Back in the field
I’M back in the field walking in the rain, looking for sources, hunting for a cheap hotel with a good Internet connection and figuring out the next story out of nowhere.
It has been a while since the last time I went out solo in some province where one has to figure out the east from the west or the way to the church from the road to the cheapest bar.
Friends would usually say how fortunate journalists are. We are able to travel places and witness history unfold. But, mind you, it’s not as easy as those portrayed in movies.
First, one has to wake up early in the morning to catch the first flight out of Manila. It is not an easy task for us who go to bed at three o’clock in the morning.
Upon reaching one’s destination, one has to drag the luggage, the camera bag and the computer case to the nearest metered taxi stand.
(It’s usually a few meters away from the airport gate.)
Next, one has to look for that cheap hotel and inquire about Internet connection, the nearest airline booking office, the way to the nearest police station, grocery, market, mall, church (Yes, Mr. Nicolas, church!), and maybe some entertainment center (Yes Fort, not the computer gaming center.)
After one settles in the hotel (or motel) room, one goes down the street, walk and look around, inquire about transport (taxi, bus, jeepney, tricycle) and befriend the most trustworthy cigarette vendor or “tambay” around.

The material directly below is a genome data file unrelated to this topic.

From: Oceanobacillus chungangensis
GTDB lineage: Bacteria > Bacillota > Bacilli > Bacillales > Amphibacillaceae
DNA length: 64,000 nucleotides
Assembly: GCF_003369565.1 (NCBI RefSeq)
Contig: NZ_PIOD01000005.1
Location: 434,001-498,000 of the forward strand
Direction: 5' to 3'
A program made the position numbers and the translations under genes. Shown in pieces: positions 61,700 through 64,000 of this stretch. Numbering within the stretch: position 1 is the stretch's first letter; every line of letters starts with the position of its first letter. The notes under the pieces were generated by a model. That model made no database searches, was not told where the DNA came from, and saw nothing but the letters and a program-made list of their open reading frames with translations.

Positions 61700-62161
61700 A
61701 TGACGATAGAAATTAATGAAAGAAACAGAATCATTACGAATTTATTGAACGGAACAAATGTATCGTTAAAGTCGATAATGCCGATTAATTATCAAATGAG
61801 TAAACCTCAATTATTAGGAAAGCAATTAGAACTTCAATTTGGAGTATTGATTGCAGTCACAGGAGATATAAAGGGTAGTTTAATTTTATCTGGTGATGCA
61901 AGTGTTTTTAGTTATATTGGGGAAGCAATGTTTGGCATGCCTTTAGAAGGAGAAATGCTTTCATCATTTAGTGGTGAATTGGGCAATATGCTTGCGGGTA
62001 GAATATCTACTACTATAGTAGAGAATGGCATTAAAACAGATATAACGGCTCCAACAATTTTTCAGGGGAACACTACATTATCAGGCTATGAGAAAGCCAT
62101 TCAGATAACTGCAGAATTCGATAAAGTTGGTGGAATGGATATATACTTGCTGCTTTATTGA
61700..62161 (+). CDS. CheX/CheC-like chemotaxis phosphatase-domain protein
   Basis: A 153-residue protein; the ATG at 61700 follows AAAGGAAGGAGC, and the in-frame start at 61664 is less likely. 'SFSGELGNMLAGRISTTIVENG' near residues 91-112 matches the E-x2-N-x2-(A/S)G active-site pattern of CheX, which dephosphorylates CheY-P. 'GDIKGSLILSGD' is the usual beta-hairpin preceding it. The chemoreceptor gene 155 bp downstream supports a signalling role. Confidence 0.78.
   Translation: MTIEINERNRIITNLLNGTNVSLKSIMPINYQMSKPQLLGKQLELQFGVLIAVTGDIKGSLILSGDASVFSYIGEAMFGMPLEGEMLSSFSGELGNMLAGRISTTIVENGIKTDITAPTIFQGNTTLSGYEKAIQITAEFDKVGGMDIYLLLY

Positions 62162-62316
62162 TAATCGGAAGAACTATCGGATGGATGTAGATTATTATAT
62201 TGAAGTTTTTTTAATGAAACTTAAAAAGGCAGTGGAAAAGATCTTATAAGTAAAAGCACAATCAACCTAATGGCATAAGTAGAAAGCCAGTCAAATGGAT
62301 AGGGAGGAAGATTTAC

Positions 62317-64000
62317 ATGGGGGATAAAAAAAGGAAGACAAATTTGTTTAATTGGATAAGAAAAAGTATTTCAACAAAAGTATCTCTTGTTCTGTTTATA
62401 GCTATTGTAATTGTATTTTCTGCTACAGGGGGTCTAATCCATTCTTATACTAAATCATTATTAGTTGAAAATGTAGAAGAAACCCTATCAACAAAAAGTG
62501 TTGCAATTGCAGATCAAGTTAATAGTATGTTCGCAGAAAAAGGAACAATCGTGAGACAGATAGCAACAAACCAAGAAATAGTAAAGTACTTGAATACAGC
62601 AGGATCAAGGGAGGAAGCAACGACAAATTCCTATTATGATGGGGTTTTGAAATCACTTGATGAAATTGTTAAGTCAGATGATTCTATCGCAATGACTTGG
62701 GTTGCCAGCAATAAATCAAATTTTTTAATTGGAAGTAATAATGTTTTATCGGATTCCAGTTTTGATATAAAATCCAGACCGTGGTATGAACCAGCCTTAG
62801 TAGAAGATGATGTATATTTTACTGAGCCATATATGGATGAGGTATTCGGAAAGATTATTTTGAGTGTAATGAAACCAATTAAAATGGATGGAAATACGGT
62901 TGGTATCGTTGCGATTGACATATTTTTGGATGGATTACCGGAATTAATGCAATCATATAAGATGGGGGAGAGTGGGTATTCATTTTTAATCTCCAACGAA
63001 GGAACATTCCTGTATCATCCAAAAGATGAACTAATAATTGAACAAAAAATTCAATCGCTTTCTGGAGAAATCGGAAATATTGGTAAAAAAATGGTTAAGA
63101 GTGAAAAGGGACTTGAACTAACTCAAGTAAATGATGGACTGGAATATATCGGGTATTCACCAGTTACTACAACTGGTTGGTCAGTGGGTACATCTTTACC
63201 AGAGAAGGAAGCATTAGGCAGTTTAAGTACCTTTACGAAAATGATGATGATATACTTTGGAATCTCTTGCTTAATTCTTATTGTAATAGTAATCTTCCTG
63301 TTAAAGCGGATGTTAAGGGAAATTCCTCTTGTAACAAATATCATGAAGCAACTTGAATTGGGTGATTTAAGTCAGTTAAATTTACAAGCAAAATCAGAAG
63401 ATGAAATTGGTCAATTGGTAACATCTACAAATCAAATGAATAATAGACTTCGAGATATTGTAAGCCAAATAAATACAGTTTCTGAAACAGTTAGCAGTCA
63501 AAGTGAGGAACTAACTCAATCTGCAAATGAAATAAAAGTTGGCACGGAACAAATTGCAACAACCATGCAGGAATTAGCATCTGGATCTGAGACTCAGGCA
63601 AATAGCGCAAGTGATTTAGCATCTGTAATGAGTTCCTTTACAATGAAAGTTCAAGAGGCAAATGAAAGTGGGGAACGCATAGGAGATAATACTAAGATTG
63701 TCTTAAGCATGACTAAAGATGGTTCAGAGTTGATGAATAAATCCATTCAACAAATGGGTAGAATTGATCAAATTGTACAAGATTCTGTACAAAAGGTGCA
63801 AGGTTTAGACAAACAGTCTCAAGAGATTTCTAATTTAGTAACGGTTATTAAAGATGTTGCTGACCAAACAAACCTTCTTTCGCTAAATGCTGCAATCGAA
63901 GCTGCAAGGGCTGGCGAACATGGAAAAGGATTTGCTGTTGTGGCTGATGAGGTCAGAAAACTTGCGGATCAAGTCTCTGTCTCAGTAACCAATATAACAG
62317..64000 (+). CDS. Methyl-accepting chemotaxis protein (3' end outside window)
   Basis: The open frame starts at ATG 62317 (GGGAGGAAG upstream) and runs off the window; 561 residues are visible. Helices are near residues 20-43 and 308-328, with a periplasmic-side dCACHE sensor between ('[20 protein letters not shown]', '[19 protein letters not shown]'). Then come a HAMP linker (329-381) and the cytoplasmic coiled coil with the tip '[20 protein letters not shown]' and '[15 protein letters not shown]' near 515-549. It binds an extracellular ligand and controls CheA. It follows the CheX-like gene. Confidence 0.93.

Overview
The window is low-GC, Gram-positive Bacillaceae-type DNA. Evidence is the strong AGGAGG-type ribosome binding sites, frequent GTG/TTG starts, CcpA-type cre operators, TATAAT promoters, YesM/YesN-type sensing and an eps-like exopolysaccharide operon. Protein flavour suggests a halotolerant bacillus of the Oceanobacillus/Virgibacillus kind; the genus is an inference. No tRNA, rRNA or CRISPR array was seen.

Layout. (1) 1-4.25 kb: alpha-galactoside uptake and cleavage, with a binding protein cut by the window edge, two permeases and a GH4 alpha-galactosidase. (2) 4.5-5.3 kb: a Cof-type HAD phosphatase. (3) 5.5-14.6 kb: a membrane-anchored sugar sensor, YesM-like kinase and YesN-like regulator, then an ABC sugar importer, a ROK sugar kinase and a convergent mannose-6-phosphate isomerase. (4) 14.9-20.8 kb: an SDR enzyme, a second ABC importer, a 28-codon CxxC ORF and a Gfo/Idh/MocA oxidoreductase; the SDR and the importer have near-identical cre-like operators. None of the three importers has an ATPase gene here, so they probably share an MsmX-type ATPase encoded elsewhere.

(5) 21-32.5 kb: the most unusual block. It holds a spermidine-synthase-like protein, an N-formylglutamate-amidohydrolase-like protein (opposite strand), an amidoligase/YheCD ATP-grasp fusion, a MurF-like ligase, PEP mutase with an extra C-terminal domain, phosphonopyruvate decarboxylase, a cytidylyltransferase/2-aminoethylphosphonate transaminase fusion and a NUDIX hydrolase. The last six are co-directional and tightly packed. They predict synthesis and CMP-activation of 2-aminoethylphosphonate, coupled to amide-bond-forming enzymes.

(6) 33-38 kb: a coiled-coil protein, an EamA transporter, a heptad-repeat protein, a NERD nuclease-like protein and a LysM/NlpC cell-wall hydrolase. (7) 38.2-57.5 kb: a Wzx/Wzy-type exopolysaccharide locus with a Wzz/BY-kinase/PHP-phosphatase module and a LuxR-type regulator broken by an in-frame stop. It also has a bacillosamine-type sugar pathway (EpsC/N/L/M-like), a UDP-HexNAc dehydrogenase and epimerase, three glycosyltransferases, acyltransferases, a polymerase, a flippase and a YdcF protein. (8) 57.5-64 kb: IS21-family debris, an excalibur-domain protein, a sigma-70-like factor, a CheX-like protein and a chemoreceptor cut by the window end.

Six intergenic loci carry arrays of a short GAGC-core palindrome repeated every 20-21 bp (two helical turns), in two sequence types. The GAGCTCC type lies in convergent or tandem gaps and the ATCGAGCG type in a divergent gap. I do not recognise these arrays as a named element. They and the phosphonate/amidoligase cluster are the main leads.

Then one starts looking for a cheap place to eat (avoid the costly ones, your budget is for some street corner food stall only) before trying to locate the areas of one’s coverage where you inquire about sources and their schedule.
And you will be doing it under the heat of the sun, or in my case yesterday under a pouring rain that drenched me to the bones.
It’s not easy, but there’s always the excitement of the hunt. What will be my story? Will I be able to locate my source? Will he or she talk to me? What are the protocols to be followed and what clothes must I wear during the special occasion?
To be in the field is always a “high” for journalists. It is the time that the only competition is oneself. One has to be creative. There is no pack to depend on or provide a sense of security.
Alone in one’s room after the coverage, one looks at the mirror and asks: “Why the hell did I come here?”
One talks to the lizard on the ceiling as one formulates the story lead in his mind. Of course, there’s the beer in the ref and the cigarette (but it’s been 11 days already since I decided to quit the bad habit) to give one company.
After the story is written and the photographs sent, one goes down to look for a break, to spend the night as a stranger in a place that one tries to define, a place that one tries to understand, talk to the people that populate the place about their dreams and aspirations, their angst, their fetish, their crimes and passions, so that tomorrow one can have another story worth the ink on paper.
It’s not easy out here in the field, but it’s fun, and in some perverse way, I enjoy it more than any other assignment. Joe Torres